LeBron and Limits of Human Achievement

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As the NBA season begins, one of our favorite topics will resurface - the all-time ranking of players - particularly as it relates to the polarizing Lebron James. His fans believe that James rivals Michael Jordan as the greatest player ever; skeptics claim he is overrated. Where does James properly rank?

First, we should set apart the three Great Centers (Russell, Chamberlain and Abdul-Jabbar) and their peers as a separate category. Centers and perimeter players have such different skills and roles that it is impossible to compare them.

The consensus is that the elite group of perimeter players includes Jerry West, Oscar Robertson, Elgin Baylor, Larry Bird, Magic Johnson, Michael Jordan and Kobe Bryant.

Lebron James, even mid-career, belongs in this illustrious group. He has four regular-season MVPs, two championships, two Finals MVPs, an unofficial 2012 Olympics MVP, a 27-game winning streak, and seven first-team All-NBA honors in his first 10 seasons.

James also has a superb postseason record. He ranks first all time in scoring average in Game 7s, including 45 points against the Celtics in Boston Garden in 2008 and 37 in the Finals last year. He has multiple games on the short list of most clutch or greatest postseason games ever: Scoring the last 25 points against a tough Detroit defense in 2007; scoring or assisting on 32 consecutive points down the stretch in a must-win game against Orlando in 2009; 40 points, 18 rebounds and 9 assists in another must-win game against Indiana in 2012; 16 points in the fourth quarter against San Antonio in Game 6 in 2013.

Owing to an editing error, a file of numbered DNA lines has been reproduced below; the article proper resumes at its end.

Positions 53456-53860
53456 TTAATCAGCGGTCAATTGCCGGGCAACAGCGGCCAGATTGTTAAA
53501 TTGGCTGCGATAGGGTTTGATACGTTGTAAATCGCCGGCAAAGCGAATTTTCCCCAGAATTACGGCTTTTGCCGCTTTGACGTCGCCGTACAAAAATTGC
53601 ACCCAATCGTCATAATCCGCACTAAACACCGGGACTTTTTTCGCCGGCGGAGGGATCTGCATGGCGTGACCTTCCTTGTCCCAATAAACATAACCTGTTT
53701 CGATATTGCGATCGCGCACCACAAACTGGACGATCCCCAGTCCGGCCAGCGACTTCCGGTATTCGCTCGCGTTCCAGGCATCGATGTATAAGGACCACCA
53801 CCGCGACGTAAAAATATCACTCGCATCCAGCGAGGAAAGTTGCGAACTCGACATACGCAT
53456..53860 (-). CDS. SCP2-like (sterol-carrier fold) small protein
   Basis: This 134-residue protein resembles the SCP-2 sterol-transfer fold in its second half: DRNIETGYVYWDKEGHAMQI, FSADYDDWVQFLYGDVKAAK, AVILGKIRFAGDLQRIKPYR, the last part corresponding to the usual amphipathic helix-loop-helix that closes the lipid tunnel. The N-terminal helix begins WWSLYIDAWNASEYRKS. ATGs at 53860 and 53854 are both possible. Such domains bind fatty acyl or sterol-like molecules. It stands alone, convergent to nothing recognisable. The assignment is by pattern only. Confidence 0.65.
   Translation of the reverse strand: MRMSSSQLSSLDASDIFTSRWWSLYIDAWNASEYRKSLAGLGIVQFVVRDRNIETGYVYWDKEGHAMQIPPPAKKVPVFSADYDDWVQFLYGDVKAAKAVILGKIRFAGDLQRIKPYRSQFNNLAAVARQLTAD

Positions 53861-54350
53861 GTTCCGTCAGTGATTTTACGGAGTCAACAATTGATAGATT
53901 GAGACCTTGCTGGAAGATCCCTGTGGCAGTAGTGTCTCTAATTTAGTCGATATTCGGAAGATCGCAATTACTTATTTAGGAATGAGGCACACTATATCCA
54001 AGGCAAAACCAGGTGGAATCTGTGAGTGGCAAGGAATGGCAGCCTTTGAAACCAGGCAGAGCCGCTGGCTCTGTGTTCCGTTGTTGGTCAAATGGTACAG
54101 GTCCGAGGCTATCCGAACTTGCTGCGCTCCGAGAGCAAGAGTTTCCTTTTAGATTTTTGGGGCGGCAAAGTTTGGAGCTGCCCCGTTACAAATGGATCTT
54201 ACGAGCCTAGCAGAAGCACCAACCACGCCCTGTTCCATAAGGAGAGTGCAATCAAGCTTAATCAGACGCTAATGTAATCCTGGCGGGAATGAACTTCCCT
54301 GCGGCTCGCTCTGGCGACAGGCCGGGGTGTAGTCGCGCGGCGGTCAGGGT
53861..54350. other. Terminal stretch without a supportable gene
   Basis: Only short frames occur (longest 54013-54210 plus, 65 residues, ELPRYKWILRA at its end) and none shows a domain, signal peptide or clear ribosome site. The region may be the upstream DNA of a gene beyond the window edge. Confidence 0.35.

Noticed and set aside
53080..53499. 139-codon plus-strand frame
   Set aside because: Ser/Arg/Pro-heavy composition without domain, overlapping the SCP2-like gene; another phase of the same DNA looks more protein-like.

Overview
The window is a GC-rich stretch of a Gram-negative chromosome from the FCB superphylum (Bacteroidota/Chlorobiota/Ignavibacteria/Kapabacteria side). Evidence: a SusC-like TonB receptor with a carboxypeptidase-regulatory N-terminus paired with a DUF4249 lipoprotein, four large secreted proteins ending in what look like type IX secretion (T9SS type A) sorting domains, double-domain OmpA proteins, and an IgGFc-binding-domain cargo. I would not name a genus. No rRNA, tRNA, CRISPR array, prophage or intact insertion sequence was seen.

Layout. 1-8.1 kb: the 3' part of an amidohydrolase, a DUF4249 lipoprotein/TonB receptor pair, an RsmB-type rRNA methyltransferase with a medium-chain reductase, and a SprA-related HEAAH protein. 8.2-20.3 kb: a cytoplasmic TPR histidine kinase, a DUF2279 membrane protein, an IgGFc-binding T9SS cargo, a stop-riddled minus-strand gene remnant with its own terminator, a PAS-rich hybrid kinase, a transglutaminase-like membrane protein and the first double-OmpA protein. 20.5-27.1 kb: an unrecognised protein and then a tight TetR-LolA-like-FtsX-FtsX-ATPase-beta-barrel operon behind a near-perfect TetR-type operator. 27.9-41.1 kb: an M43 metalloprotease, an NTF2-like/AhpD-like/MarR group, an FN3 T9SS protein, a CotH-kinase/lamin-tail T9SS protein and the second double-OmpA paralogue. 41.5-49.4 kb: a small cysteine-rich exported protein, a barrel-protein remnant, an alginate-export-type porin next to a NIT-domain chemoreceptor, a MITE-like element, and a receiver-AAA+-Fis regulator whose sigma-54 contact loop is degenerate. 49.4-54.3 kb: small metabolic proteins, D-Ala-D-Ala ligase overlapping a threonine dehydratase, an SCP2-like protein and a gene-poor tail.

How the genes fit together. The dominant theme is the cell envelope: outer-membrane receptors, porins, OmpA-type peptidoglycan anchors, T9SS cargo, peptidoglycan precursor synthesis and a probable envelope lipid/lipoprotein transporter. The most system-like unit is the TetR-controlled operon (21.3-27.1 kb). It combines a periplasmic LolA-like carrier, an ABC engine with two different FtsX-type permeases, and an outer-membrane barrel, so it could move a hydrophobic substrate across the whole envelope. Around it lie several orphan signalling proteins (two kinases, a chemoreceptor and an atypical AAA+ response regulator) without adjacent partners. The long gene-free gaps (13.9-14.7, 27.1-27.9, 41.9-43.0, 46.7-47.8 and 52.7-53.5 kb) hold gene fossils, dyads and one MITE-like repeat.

Remarkably, in a season-and-legacy-on-the-line Game 6 in Boston Garden in 2012, he had 45 points and 15 rebounds. Not only did James make almost every shot until the game was decided (virtually by himself), he also held future Hall of Famer Paul Pierce to 4-of-18 shooting and 9 points. Outscoring Pierce 45-9 in a game of that magnitude on Pierce’s home court might have been a near-perfect game. 

James’ detractors emphasize his poor series in the 2011 Finals against Dallas and the Game 5 debacle against Boston in 2010, but everyone has low moments (Jordan shot 41 percent in the '96 Finals against Seattle and Bryant 40.5 percent against Boston in 2008). You’d have to remain consumed by “The Decision” and ignore the overwhelming evidence of James’ clutch play to deny him a place in the group, and even a reasonable claim to the top spot.

However, the other players could also reasonably make a claim for the perch. Consider Baylor, a 10-time first-team All-NBA player, largely forgotten. In 1960, he averaged 35 points and 20 rebounds a game, and followed that in 1961 with 38 points and 19 rebounds per game. He averaged over 38 points per game in consecutive postseasons. He scored 64 against the Celtics and 71 against the Knicks in regular-season games, and in Game 5 of the 1962 Finals he had 61 points and 22 rebounds against the Celtics - while being guarded by Satch Sanders with Bill Russell lurking behind, two of the greatest NBA defenders ever.